Johnson granted Male Big V Player of the Decade

After two months and over 15,000 votes, Sherbrooke Suns import Grant Johnson has taken out the title of Big V Player of the Decade.

Johnson’s Big V career may have only lasted one year, but no one can deny he made his mark as an import on the Big V stage.

In the early months of 2014, the 6’5 guard was touring Australia with the PSM All-stars searching for an import gig after he’d finished his college career with Winona State.

While playing in Queensland, Sherbrooke Suns coach at the time, Brent Reid, received an email from former teammate Quincy Henderson urging that he make contact with Johnson. Sure enough, Johnson was reached and packed his bag for a season with the Sherbrooke Suns State Championship Men’s team.

“Man, my pathway to the Big V is so long I’m not sure how I can answer it without writing a book,” says Johnson.

“I was touring Brisbane, the Gold Coast, and Melbourne at the time. A guy who played at the same college as I did put me in contact with Jonny Lee from Sherbrooke. Long story short I left the PSM tour early and signed with Sherbrooke. It was actually between Ipswich and Sherbrooke, but I chose Sherbrooke off of recommendation. When I rocked up, I think everyone at Sherbrooke was like, who is this guy, I don’t know about him.”

No matter the first impressions, by the end of the 2014 Big V season everyone would know the name Grant Johnson.

Johnson went on to become the 2014 State Championship Men Most Valuable Player and top scorer, receive a spot in the All Star 5 team, average 27.4 points per game and feature three times as Player of the Month.

All these accolades began with his very first match with Sherbrooke, one that Johnson remembers clear as day.

“We played Waverley our first game, they had Sedale Threatt (Jr), Ivan Platenik, Bradley Kelleher, and Brad Bridgewater. That game set the tone for me personally for the rest of the season,” Johnson expresses.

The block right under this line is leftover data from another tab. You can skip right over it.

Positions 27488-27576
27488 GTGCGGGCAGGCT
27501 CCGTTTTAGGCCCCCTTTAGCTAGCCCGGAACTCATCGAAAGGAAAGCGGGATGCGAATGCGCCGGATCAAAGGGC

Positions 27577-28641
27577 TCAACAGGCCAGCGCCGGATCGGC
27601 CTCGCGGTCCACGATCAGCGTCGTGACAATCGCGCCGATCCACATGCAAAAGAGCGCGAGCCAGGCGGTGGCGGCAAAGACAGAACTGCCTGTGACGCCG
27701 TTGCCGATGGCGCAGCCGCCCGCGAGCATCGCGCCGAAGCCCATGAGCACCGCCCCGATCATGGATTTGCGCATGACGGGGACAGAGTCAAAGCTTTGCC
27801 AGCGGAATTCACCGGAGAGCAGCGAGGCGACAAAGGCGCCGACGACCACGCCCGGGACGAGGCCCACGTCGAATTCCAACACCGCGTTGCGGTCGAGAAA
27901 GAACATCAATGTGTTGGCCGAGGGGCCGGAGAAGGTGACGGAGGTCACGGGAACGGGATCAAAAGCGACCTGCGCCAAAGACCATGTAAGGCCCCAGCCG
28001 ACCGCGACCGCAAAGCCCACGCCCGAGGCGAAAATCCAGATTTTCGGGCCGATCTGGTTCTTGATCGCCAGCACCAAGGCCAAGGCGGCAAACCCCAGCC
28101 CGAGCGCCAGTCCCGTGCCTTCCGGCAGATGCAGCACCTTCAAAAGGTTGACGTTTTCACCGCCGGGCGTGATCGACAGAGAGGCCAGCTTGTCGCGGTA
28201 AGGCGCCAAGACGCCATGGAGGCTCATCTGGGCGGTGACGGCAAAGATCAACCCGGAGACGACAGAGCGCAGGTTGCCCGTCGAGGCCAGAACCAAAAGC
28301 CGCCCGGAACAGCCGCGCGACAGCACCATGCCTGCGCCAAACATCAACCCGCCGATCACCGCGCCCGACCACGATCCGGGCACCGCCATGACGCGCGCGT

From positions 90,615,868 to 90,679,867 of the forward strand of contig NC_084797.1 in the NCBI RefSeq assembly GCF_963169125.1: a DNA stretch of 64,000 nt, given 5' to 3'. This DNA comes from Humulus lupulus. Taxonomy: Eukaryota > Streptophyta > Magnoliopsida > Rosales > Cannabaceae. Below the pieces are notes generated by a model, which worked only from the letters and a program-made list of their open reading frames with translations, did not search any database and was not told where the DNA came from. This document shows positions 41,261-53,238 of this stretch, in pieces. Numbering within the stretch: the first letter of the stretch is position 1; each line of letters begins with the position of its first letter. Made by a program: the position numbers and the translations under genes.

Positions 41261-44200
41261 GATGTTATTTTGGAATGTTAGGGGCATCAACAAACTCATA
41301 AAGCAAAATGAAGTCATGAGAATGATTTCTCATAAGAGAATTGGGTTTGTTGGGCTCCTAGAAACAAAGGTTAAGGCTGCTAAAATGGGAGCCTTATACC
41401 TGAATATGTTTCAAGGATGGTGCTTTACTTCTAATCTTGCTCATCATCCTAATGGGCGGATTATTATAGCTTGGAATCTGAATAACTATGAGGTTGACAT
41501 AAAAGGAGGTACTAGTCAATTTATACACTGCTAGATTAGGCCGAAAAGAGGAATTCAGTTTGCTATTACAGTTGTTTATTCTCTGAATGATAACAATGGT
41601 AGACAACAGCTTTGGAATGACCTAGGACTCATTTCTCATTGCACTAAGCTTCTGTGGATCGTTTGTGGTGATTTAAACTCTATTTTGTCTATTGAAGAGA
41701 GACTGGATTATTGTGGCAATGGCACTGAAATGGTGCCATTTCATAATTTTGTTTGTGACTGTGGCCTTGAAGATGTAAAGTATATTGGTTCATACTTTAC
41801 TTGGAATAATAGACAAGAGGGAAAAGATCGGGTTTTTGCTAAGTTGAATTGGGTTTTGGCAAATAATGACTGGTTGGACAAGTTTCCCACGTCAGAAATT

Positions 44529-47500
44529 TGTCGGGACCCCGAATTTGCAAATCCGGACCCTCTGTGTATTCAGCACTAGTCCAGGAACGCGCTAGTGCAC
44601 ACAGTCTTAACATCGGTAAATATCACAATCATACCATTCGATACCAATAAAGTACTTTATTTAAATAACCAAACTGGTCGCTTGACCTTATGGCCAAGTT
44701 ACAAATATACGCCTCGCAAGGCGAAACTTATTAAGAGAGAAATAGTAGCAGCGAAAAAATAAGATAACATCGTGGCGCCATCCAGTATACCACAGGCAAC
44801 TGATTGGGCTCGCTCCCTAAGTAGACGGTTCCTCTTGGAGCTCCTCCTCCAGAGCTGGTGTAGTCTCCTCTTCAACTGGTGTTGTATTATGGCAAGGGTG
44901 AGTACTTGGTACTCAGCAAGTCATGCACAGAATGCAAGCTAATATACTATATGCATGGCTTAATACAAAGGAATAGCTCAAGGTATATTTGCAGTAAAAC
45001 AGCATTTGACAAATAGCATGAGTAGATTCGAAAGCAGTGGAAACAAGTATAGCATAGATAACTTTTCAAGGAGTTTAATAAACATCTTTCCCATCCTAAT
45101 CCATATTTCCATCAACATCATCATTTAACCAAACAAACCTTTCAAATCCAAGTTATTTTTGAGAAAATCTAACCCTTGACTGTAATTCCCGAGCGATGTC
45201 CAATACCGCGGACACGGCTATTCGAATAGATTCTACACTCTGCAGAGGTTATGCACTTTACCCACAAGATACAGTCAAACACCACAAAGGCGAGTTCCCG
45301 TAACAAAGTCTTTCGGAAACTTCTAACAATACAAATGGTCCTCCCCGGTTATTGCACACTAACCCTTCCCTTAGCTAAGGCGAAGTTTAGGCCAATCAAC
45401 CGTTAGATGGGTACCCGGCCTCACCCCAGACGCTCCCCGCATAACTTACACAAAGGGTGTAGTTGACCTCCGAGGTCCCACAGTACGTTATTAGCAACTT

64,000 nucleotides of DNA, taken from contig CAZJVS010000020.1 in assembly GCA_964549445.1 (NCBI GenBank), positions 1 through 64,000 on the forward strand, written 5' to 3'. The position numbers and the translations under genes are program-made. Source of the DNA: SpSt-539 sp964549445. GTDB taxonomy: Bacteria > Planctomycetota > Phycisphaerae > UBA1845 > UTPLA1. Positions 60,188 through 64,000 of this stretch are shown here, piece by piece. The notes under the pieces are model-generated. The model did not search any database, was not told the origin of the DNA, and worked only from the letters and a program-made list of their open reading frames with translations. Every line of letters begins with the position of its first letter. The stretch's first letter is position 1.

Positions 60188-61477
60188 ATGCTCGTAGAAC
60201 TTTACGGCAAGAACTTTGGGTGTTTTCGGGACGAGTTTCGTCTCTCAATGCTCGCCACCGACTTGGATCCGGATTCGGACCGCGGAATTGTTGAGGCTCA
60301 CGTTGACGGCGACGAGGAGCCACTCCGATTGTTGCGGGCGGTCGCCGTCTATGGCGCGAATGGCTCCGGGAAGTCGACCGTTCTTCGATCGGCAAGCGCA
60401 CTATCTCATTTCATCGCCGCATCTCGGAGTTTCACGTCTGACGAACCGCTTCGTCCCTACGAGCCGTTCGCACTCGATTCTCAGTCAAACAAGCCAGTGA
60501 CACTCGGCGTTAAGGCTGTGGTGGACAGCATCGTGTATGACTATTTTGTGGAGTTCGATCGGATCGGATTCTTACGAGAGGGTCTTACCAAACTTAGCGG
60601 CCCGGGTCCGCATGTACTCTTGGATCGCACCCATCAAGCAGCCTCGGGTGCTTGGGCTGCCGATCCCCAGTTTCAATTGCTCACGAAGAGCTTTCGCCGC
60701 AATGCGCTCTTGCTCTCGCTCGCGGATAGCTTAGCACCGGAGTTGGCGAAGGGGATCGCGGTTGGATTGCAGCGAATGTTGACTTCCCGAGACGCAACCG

“I was coming off a short stint in the NBA D League at that time and it was a completely different game. I remember I came in super aggressive, got in foul trouble and was getting called for multiple travels that game. It was my worst and most frustrated game of the year. We ended up getting crushed and I knew after that I wasn’t going to have another performance like that.”

Sure enough, Johnson’s game adapted as the season went on and his level of skill made him a known threat in the competition amongst a number of Big V icons.

“Man, I loved playing against a few people. I enjoyed playing against Thadd Varmall because he was second in the league in scoring and also a guard so we would guard each other. Also, the last time we played them we both had over 40 points! I have not been able to find that tape so if anyone has it please let me know,” Johnson laughs.

“I also liked playing against Jermaine Maybank, Ivan Platenik, Kale Harrison. The game I remember the most was beating Corio Bay at their home. I just remember that game being a dog fight and I loved it. They were a great team and it was fun to always compete in a heated battle.”

With so many valuable moments on the court, off the court Johnson took every moment of his overseas experience for what it really was.

“I hold my season in the Big V close to my heart. It was the first time I left the country and Mick Spruhan from Sherbrooke openly brought me into his home. It was a bit weird at first until I settled in and I think it turned into the best situation it could have been,